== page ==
Nebraska bill targets left-lane laggards; other states may limit lane use

| 3/4/2010

An effort in the Nebraska Unicameral to increase safety would keep most drivers out of the left lane on the state’s multilane highways. Similar bills are being discussed in other statehouses.

The Nebraska bill would prohibit all drivers from lingering in the passing lane. Sponsored by Sen. Deb Fischer of Valentine, the measure – LB1060 – would allow trucks and other vehicles to drive in the left lane to pass vehicles in the right lane, to make left turns, to exit or to allow traffic to merge onto the roadway.

It would also make an exception for vehicles traveling at speeds greater than the traffic flow.

Nebraska law already requires vehicles to drive in the far right-hand lane if they are traveling slower than the normal speed of traffic. Another law prohibits drivers from “intentionally impeding the normal flow of traffic by traveling side by side at the same speed while in the adjacent lane.”

Fischer’s bill is in the Transportation and Telecommunications Committee.

Nebraska isn’t the only state this year where lawmakers are addressing lane use. A Georgia bill is focused on cutting down on traffic congestion and driver frustration. It would allow law enforcement to crack down on slowpokes that clog traffic by driving in the left lanes.

Georgia law already makes it a misdemeanor to impede traffic by driving slower than the speed limit in the left-hand lane of multi-lane highways “once such person knows or should reasonably know that he is being overtaken in such lane from the rear.” A bill moving through the state’s House would impose a minimum fine of $75.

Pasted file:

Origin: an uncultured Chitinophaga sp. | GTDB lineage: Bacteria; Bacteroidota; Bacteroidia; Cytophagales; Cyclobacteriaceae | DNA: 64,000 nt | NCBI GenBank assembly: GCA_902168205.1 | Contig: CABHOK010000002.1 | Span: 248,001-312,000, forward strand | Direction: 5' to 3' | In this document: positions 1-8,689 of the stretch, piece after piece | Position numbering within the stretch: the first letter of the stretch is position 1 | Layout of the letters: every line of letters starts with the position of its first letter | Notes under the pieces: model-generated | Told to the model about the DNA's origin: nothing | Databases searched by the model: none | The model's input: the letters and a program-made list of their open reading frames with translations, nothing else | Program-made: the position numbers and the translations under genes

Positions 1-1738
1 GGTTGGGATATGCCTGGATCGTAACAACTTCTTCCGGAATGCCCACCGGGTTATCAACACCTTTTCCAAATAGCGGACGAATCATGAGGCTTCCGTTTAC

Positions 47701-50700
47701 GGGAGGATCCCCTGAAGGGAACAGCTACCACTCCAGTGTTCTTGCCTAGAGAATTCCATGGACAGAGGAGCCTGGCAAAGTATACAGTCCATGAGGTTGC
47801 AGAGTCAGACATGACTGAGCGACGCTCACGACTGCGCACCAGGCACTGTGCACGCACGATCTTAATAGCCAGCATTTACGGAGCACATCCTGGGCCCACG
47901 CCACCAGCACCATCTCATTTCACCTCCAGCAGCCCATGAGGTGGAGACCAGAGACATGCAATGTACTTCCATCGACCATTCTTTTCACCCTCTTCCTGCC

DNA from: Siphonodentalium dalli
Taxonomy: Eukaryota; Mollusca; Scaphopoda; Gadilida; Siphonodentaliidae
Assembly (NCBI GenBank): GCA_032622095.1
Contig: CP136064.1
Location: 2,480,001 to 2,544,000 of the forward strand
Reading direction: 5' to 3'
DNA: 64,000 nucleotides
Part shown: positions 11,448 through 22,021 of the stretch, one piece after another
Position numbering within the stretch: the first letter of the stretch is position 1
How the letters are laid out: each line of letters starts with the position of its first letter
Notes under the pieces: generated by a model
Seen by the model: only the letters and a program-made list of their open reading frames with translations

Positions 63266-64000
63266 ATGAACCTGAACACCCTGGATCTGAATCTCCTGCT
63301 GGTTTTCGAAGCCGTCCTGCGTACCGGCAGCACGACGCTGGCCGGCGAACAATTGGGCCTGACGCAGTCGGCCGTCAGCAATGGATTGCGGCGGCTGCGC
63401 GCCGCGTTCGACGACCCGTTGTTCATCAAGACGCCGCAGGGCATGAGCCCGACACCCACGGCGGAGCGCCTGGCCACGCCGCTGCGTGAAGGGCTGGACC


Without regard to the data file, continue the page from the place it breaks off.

High-occupancy vehicle and high-occupancy toll lanes would be excluded. In addition, anyone traveling the speed limit in the left lane would not be required to make way for another vehicle exceeding the speed limit.

At least 20 states have similar left-lane restriction rules, according to the National Conference of State Legislatures. In recent months, Louisiana, Oklahoma and Kansas have enacted laws to limit left-lane use.

The legislative efforts are welcome news to the Owner-Operator Independent Drivers Association. The Association says it is common sense to have rules in place to encourage slower vehicles to yield to faster traffic.

One more bill singles out trucks to stay to the right on steep grades along Interstate 70 in Colorado.

Intended to improve traffic flow along I-70 through the Colorado mountains, SB173 would require vehicles weighing more than 26,000 pounds to stay out of the left lane on grades of 6 percent or more for at least one mile.

Exceptions would be made for exiting or entering the roadway, weather conditions that require slower travel, and traffic congestion that limits vehicle speeds by at least 20 mph.

The proposed rule change would affect areas near the Eisenhower Tunnel and Vail Pass. The bill is in the Senate Transportation Committee.

To view other legislative activities of interest for Nebraska in 2010, click here.

– By Keith Goble, state legislative editor

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